Senate meeting discusses multi-campus governance
At the Mar. 3 meeting of the Wilfrid Laurier University senate, the president’s task force on multi-campus governance was the centre of much debate.
The task force, established last year, exists to advise the university administration on decisions regarding the governance of Laurier’s multiple campuses from a financial, academic, and administrative perspective.
“The university was established under an act,” said Max Blouw, Laurier’s president and vice-chancellor. “That act envisioned a single-campus university – very traditional – but did not envision stretching to multiple sites.”
The task force consists of fourteen consensus points drafted by the members of the university secretariat. The consensus points outline the secretariat’s priorities to standardize Laurier’s policies across all campuses.
“The Laurier degree shall be singular. It will be one Laurier degree across all sites,” Blouw stated at the meeting.
With the Brantford campus growing and talks of a campus in Milton, the endorsement of the task force as presented was on the agenda at the senate meeting. When the time came to address the matter, a lengthy discussion was sparked.
At the meeting, representatives from Brantford expressed that some general anxieties were present on the campus, such as the desire to create unique departments within the Brantford campus.
“These are just some of the kind of things that arose from some of the speculation,” said Rob Feagan, associate professor of contemporary studies and geography at Laurier Brantford and a member of the Brantford divisional council.
At the senate meeting, Feagan presented an official document drafted by the Brantford divisional council in response to the task force. “Many of the consensus points lack specificity,” Feagan stated, reading aloud from the council’s response, which had been unanimously agreed upon.
The divisional council took particular issue with the ambiguity in the fifth consensus point of the task force, stating that “Academic discipline, rather than geographic location, will drive faculty structure.” The document points out that the University of Toronto’s St. George and Mississauga campuses operate on the same model.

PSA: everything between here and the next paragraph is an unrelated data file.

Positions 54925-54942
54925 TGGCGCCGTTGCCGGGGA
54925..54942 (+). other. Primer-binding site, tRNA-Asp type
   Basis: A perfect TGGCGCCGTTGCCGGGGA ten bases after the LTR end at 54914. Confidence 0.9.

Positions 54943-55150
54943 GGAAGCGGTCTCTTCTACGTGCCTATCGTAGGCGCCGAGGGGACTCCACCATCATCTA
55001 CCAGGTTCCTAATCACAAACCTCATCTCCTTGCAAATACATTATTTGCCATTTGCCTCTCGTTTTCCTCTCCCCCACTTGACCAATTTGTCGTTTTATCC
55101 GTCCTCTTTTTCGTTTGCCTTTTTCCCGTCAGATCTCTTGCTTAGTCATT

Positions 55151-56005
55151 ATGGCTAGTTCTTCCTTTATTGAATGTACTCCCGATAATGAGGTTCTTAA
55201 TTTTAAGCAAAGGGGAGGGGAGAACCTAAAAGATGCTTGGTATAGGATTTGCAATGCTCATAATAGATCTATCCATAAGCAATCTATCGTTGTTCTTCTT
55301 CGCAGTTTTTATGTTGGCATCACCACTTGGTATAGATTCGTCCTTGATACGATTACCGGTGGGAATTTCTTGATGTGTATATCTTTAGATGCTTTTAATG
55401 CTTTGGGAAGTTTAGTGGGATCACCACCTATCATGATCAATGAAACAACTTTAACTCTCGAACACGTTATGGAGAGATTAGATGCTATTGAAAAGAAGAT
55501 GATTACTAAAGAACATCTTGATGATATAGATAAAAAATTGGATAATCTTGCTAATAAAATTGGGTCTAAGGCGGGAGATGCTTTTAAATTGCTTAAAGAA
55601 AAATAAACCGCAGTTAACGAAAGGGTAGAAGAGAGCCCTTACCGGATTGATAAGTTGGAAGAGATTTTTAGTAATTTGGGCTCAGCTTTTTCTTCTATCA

The second sentence of the consensus point states that “The structure of academic sub-units (departments, programs, etc.) shall be determined by the particular goals and character of the academic unit or sub-unit and approved by senate, as appropriate.”
“From my perspective, that second sentence was critical, because it was open to multiple interpretations,” Feagan said.
One of the interpretations that concerned professors from both campuses was whether departmental meetings would be held in a singular location or rotate between the two to three campuses.
There was also an overwhelming worry that if departments were divided without taking geographic location into account, professors would be forced to travel between campuses to teach courses at multiple locations.
Several professors present at the meeting argued that the division of departments by academic discipline would standardize the undergraduate programs at both universities, possibly providing students with the opportunity to take courses at different campuses in the future.
Feagan was insistent that the secretariat review the document and re-consider the wording used for the fifth point.
“The task force is a single document not meant to be taken apart,” Blouw stated in defense of the document. “Taking apart the document will certainly not reflect the work of the task force.”
After over an hour of debate, the motion to approve the task force as presented was passed with only three individuals present opposed.